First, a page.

43. The method as claimed in claim 41, wherein step (a) is performed by the client computer and the calculated hash is transmitted to the server, but the source digital content is never transmitted to the server.

44. The method as claimed in claim 43, wherein step (a) is performed by a downloaded program executing within a standard browser.

45. The method as described in claim 34, wherein step (a) is performed by an offline computer, and the hash is inputted to the client computer, so that the source digital content need not be stored or processed on the client computer.

46. The method as claimed in claim 41, wherein the client computer automatically interfaces with the server without user intervention.

47. The method as claimed in claim 46, wherein the client computer executes an API to interface with the server.

48. The method as claimed in claim 34, comprising the further steps of a verification program inspecting a source digital content file, identifying certificate data in said file and substituting it with the fixed known values before calculating the hash for comparison purposes.

49. The method as claimed in claim 34, wherein step (i) comprises verifying the prior existence of a content certificate in its full text by reference to an historic file of concatenated certificates and the relevant published proving hash.

50. The method as claimed in claim 34, wherein the content certificate is transmitted in step (c) together with an explanatory message.

51. The method as claimed in claim 34, wherein the content certificate is emailed to the user in step (c) and in parallel a confirmation is displayed on a user's browser.

52. The method as claimed in claim 34, wherein the content is forwarded by email or digitally signed email to a nominated third party.

53. The method as claimed in claim 52, wherein the certifying body sends a digitally signed email to a user certifying that the content has been forwarded to a nominated third party.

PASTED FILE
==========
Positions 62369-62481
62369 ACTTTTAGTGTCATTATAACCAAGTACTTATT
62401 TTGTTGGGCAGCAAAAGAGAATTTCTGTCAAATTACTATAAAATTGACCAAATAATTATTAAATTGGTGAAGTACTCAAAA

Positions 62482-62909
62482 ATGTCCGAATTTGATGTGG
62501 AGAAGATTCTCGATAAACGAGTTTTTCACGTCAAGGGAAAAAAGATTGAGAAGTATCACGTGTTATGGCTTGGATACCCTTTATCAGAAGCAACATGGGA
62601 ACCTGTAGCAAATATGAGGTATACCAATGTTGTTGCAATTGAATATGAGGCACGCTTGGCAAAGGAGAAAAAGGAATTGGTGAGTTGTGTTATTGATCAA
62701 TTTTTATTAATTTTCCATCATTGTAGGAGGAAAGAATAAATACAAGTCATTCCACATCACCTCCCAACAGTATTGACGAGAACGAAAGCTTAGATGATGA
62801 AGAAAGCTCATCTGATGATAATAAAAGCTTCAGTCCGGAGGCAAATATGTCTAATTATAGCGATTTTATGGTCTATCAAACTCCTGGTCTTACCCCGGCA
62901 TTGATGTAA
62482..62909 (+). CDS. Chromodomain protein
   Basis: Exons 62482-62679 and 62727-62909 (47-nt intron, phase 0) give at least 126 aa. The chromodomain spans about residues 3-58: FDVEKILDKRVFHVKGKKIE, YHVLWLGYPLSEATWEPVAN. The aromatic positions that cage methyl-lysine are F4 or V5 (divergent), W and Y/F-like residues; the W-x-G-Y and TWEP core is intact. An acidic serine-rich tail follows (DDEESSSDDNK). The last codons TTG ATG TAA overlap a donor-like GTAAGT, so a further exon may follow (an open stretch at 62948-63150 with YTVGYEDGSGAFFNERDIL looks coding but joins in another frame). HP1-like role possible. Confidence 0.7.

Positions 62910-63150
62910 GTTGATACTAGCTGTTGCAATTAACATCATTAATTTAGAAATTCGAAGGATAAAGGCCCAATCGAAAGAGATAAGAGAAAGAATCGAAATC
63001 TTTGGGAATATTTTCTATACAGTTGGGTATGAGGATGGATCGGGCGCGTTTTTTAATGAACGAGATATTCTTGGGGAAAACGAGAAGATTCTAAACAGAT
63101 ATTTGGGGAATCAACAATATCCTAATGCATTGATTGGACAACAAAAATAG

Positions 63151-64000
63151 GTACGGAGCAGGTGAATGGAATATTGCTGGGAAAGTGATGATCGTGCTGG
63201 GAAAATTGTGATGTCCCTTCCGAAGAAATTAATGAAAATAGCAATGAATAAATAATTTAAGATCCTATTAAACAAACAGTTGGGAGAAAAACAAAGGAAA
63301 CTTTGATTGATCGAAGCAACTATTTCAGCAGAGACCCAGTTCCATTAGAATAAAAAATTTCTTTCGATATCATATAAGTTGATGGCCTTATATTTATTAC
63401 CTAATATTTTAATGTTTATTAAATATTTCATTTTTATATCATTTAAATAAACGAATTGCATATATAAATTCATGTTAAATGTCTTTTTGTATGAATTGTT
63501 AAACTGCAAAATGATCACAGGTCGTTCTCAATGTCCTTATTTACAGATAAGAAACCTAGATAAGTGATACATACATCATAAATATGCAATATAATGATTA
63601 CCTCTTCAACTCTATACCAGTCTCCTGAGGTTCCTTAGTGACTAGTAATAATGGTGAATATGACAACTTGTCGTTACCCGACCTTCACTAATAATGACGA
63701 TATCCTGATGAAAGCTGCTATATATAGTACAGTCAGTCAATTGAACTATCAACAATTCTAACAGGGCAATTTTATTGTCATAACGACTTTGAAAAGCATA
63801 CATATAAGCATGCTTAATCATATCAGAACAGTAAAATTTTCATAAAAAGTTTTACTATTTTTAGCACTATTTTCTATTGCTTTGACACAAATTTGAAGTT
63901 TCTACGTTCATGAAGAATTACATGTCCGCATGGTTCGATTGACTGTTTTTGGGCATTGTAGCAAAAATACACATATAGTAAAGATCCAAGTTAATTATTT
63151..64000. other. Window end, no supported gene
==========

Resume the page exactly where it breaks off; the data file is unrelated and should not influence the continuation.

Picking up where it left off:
54. The method as claimed in claim 53, wherein if proof of delivery to nominated third party address is obtained, the certifying body sends a digitally signed email to a user certifying this delivery and providing details.

55. The method as claimed in claim 34, wherein the content is printed or copied to physical medium and delivered by registered delivery to a nominated third party.

56. The method as claimed in claim 52, wherein a message transmitting the content to a nominated third party does not contain the content itself, but instead an internet hyperlink to a download location.

57. The method as claimed in claim 56, wherein following the download of content arising from an email with an internet hyperlink to that content, the certifying body sends a digitally signed email to user certifying that such download had taken place with details.

58. The method as claimed in claim 34, wherein a read receipt is obtained from the recipient of email sent to a nominated third party and the certifying body sends a digitally signed email to a user certifying that such a read receipt had been obtained.

59. The method as claimed in claim 34, wherein the content certificate is transmitted in step (c) via digitally signed email.

60. The method as claimed in claim 34, wherein the code of step (d) is in a mark-up language such as XML.

61. The method as claimed in claim 34, wherein step (h) comprises verifying the certified digital content against the content certificate by calculating the hash of the content and comparing that with the content hash embedded in the content certificate.

62. The method as claimed in claim 34, wherein step (i) comprises proving prior existence of the content certificate by reference to published proving hashes and published historic concatenated files of content hashes without reference to a certifying body.

63. The certifying body system for performing certifying body system operations of a method as claimed in claim 34.

64. The computer readable medium comprising software code for implementing the steps of a method of claim 34 when executing on a digital processor.

Description:

FIELD OF THE INVENTION

The invention relates to proving existence of and possession of digital content such as documents, sound files, or visual images.

PRIOR ART DISCUSSION

In the last ten years or so there has been considerable progress in the field of data security, particularly for transmission of data between parties. However there is still a need for improved processes for managing content in a secure manner for a variety of applications such as business contracts and copyright material handling.